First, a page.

Justice Is Served: FDA Says ‘Just Mayo’ Can Keep Its Name
No need to stockpile your favorite vegan mayo for 2016: It seems the battle over Hampton Creek’s Just Mayo may finally be over.
In an early Christmas present for the Silicon Valley food-tech start-up, the Food and Drug Administration has reversed itself and decided to allow the company to continue to use the Just Mayo name for a product that’s not, technically speaking, mayonnaise, as it isn’t made with eggs.
The decision follows a compromise the agency worked out with Hampton Creek, in which the company will tweak its label to prominently note that the sandwich spread is “egg-free” and to better emphasize that the “just” in “Just Mayo” refers adjectively to “reason, justice, and fairness”—not “just” as in “simply” or “only.” (You’re forgiven if that subtle play on words was lost on you amid the din of the grocery story—it was on me.)
It’s a message that Hampton Creek CEO Josh Tetrick appears eager to hit home. “This isn’t a story about winning or losing. It’s a story about creating a just food system,” he says in a statement (emphasis, however, mine). “A food system that is healthier and stronger and more aligned with our values. It’s a story about a group of professionals and a young company thoughtfully engaged in that mission.”
Tetrick may only be pretending at humility here; the company’s press release goes on to call the FDA’s decision “historic” and to credit the agency’s change of heart to its recognition of “how we’re working to improve the food system”—because, you know, the behemoth federal regulatory agency has always proven itself to be so very forward-thinking.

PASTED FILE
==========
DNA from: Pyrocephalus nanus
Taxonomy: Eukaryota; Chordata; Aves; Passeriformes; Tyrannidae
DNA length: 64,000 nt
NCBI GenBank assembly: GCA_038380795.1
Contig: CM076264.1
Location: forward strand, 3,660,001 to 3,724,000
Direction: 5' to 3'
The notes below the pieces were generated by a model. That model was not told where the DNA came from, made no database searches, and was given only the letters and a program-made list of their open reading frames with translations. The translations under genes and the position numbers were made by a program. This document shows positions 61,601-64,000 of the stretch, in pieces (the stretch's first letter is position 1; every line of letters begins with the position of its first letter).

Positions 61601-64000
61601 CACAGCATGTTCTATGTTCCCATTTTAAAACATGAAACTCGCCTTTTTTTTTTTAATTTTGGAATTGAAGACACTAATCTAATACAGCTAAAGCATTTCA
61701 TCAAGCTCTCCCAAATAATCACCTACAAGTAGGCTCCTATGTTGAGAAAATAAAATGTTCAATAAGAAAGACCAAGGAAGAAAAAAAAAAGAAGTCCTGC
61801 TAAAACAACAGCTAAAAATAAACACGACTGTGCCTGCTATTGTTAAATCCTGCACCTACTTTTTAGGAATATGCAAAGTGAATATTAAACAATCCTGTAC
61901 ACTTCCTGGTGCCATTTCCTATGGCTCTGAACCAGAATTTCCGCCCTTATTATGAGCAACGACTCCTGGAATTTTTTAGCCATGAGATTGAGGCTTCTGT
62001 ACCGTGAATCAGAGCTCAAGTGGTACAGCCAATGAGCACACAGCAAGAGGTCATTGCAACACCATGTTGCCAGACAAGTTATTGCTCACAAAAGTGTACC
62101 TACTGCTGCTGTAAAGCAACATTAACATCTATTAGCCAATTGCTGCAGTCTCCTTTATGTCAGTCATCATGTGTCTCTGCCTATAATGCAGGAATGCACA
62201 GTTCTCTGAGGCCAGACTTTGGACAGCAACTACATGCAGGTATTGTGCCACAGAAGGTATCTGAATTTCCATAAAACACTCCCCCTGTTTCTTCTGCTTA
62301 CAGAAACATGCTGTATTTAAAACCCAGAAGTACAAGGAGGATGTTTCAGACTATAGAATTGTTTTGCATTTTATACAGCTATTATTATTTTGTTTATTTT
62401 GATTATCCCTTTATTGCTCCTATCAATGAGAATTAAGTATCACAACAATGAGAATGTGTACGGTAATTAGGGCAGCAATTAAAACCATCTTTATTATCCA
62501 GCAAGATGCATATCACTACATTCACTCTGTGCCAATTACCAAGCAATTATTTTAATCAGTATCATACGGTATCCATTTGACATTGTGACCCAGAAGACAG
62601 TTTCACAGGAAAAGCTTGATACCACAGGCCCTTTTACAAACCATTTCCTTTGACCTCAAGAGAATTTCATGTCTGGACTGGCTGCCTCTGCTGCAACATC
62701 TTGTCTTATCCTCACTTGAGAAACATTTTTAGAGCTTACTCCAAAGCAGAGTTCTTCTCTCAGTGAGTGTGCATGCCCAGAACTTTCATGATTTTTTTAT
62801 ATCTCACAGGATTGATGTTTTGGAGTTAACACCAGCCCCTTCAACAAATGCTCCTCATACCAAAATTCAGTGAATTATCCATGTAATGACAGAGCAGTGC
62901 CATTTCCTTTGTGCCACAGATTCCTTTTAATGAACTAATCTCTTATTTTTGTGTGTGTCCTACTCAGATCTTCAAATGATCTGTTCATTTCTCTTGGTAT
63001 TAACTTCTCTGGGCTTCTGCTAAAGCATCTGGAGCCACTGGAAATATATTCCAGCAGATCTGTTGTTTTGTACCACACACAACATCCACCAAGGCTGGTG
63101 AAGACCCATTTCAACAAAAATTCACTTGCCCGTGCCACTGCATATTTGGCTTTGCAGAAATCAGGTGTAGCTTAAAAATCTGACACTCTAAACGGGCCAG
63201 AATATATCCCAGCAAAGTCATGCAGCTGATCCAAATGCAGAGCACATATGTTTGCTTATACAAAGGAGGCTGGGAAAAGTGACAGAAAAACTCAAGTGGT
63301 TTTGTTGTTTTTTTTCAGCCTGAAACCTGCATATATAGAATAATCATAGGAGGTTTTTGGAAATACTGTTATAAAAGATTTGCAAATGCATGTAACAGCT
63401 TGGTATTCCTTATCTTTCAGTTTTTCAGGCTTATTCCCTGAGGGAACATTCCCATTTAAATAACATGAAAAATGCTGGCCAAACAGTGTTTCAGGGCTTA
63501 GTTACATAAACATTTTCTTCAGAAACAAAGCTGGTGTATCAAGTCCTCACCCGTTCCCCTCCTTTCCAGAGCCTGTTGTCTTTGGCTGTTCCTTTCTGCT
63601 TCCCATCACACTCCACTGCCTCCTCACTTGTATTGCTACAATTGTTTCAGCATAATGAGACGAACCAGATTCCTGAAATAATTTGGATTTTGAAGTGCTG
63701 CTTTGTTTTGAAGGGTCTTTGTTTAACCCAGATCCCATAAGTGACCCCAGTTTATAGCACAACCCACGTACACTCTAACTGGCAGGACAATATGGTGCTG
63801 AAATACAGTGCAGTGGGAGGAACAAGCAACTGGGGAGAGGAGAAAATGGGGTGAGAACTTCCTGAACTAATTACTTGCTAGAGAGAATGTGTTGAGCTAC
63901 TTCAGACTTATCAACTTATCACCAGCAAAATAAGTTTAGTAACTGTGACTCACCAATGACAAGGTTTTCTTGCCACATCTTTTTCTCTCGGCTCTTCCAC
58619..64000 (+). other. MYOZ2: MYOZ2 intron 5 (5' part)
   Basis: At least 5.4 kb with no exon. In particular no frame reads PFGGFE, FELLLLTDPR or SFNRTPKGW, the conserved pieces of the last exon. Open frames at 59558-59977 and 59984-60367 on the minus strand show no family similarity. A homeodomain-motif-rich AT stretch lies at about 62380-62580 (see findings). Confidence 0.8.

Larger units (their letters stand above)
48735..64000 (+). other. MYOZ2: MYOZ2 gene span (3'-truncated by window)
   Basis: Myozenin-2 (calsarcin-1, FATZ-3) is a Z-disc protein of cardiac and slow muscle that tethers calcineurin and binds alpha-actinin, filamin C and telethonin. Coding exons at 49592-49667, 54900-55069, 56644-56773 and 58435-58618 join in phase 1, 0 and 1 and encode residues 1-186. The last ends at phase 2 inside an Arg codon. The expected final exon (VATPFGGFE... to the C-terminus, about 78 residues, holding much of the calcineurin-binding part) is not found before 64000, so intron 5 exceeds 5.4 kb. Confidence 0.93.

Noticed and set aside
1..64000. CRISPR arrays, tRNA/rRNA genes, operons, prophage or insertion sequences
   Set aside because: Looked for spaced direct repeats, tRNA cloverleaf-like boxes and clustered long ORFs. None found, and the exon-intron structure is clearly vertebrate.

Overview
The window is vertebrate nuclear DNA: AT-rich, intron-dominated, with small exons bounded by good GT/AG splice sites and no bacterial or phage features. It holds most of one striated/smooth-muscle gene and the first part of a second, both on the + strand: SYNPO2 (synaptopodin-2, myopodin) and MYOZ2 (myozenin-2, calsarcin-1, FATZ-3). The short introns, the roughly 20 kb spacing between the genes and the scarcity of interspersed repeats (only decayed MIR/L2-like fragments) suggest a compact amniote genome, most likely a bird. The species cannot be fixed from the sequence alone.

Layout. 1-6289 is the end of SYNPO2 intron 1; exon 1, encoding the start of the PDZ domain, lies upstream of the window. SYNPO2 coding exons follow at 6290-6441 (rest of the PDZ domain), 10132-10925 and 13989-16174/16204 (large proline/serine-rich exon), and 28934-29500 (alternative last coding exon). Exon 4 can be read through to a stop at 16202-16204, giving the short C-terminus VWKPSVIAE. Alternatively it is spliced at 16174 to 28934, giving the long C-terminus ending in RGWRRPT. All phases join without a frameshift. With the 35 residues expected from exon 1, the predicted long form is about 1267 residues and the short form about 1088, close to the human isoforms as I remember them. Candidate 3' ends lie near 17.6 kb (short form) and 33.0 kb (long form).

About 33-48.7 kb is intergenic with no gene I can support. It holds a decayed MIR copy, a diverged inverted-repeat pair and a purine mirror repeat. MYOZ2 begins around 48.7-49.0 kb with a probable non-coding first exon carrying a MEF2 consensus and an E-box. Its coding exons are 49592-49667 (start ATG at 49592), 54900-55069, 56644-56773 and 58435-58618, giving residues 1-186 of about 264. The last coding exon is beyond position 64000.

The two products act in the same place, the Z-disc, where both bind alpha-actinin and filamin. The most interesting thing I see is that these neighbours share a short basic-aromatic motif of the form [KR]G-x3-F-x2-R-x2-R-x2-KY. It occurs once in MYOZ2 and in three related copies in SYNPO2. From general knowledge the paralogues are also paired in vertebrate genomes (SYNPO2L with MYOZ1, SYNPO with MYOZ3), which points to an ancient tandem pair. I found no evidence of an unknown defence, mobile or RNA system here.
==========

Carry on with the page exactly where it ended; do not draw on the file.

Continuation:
But the folks at Hampton Creek probably deserve to engage in a bit of post-victory preening. After all, it’s been a hell of a year.
Yes, the start-up, which has attracted scads of venture capital with its vision of disrupting our food system by using plant-based alternatives to get rid of eggs, has seen itself hailed as visionary while managing to gets its flagship products on the shelves of retail giants ranging from Whole Foods to Walmart. But that success has also made it the target of some big foes.
First there was that lawsuit lobbed by Unilever, maker of Hellmann’s, the world’s No. 1 mayonnaise, charging Hampton Creek with false advertising and fraud. That ended exactly a year ago, when the giant food maker dropped its suit in the face of withering public criticism.
But then the FDA took up the cause, issuing a warning letter to Hampton Creek last August that any product marketed as mayo must contain eggs. And last month it was revealed that the American Egg Board, an industry-funded yet quasi-governmental group, had engaged in a systematic campaign to try to stifle the company.
That flap led to the early exit of the egg board’s CEO. And now the FDA has decided it’s A-OK with the Just Mayo name.
So, after all that drama, you can bet the folks at Hampton Creek will be toasting big at the holiday party this year. Eggless eggnog, anyone?